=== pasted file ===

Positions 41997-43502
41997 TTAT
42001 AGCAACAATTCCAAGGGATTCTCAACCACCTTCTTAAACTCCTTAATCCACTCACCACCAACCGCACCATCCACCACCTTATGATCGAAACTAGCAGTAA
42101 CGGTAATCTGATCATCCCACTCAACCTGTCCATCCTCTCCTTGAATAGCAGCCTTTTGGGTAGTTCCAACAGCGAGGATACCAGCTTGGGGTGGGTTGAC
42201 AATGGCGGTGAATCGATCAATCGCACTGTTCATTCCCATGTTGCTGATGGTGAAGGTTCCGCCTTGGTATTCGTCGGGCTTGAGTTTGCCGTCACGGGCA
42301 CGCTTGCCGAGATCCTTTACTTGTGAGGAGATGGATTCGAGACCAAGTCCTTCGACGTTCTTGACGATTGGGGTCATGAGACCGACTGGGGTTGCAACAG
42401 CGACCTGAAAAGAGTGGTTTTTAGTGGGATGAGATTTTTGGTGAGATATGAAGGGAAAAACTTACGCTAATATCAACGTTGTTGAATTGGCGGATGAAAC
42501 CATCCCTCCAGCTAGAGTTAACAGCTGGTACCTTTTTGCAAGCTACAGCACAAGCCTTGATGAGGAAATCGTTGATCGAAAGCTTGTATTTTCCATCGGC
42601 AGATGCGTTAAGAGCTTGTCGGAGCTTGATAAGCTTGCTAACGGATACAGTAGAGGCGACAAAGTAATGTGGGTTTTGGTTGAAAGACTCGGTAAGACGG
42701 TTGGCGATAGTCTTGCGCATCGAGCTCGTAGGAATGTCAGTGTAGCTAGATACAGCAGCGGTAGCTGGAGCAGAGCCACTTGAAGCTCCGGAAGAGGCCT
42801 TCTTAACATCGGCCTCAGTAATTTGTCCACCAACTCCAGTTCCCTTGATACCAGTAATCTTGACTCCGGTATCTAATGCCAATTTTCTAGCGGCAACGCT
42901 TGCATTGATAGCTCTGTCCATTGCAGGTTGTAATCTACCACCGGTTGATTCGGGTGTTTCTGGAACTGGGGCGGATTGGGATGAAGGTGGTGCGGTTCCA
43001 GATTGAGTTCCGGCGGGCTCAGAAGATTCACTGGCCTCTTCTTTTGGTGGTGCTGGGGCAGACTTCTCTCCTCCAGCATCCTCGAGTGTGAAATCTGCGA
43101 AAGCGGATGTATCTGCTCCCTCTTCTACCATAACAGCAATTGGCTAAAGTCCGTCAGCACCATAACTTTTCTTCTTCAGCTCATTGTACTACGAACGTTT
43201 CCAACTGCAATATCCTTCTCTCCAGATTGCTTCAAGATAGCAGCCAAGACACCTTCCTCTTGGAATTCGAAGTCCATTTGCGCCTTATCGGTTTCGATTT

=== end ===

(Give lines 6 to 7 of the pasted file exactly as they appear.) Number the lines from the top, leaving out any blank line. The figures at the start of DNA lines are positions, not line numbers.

42301 CGCTTGCCGAGATCCTTTACTTGTGAGGAGATGGATTCGAGACCAAGTCCTTCGACGTTCTTGACGATTGGGGTCATGAGACCGACTGGGGTTGCAACAG
42401 CGACCTGAAAAGAGTGGTTTTTAGTGGGATGAGATTTTTGGTGAGATATGAAGGGAAAAACTTACGCTAATATCAACGTTGTTGAATTGGCGGATGAAAC